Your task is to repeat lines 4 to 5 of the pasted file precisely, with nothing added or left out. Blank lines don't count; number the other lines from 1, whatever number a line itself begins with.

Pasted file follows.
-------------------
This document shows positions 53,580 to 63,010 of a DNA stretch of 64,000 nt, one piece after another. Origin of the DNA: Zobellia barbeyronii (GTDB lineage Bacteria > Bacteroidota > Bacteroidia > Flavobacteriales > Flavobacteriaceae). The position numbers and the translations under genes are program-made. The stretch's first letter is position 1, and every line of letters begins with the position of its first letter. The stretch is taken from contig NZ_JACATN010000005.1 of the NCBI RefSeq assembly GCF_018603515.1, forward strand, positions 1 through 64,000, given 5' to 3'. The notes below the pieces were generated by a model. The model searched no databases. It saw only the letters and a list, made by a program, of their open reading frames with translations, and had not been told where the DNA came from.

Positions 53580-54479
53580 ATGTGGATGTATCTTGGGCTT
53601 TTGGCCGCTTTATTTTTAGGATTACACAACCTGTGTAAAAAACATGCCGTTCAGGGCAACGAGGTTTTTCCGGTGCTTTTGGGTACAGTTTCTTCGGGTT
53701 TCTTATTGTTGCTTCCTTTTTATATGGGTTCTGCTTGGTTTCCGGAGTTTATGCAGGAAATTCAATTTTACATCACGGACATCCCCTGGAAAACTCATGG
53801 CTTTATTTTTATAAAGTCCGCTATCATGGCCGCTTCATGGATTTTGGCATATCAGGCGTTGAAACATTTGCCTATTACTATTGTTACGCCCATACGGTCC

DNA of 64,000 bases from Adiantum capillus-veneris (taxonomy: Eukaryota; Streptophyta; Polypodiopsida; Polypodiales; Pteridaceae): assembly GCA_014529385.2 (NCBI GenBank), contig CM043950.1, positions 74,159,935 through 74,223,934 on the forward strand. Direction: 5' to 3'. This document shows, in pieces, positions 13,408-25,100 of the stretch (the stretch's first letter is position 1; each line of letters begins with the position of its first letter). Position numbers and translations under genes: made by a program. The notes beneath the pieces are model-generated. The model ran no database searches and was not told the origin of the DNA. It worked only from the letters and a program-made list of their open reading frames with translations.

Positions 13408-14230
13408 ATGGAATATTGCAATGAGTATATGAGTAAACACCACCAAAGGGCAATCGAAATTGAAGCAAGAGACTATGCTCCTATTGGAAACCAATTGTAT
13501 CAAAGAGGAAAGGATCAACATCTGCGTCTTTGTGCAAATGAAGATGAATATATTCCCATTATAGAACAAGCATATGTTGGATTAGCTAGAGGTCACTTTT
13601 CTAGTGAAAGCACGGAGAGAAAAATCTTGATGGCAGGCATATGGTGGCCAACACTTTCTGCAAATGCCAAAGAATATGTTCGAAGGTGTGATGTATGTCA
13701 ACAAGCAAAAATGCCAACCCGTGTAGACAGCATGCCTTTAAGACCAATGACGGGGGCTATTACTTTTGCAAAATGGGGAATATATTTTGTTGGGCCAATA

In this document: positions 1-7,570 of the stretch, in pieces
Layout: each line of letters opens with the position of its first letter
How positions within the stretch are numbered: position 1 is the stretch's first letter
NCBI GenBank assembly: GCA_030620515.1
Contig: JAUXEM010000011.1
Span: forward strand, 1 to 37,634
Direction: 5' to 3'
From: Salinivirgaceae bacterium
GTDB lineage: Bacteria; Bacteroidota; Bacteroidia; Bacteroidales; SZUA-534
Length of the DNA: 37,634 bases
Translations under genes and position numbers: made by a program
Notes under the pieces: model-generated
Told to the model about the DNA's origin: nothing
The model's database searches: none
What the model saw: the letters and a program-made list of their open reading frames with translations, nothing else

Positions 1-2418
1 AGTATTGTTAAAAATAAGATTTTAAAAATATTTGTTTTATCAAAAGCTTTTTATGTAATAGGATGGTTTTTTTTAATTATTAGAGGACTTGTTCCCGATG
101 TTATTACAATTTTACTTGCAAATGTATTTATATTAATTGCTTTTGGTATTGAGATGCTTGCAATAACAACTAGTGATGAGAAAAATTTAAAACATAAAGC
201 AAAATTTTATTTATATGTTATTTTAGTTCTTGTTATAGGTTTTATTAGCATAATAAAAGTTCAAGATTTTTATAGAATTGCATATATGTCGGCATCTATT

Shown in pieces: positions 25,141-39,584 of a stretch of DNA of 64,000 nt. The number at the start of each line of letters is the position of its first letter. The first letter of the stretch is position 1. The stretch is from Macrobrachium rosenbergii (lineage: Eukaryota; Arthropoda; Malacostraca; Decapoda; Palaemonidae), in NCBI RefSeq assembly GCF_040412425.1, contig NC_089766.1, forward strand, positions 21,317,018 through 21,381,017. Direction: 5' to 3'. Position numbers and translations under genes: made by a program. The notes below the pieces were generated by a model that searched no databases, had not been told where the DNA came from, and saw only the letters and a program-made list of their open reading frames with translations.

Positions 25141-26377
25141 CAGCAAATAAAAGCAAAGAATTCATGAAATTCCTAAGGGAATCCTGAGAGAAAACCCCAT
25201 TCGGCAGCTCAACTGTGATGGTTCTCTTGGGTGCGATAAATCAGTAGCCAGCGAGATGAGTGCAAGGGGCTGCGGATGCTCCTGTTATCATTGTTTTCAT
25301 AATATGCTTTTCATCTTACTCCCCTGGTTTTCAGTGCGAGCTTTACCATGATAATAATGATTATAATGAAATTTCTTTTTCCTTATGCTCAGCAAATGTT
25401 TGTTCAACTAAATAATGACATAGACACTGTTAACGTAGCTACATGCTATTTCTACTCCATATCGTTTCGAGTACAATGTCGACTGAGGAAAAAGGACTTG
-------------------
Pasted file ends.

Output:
53601 TTGGCCGCTTTATTTTTAGGATTACACAACCTGTGTAAAAAACATGCCGTTCAGGGCAACGAGGTTTTTCCGGTGCTTTTGGGTACAGTTTCTTCGGGTT
53701 TCTTATTGTTGCTTCCTTTTTATATGGGTTCTGCTTGGTTTCCGGAGTTTATGCAGGAAATTCAATTTTACATCACGGACATCCCCTGGAAAACTCATGG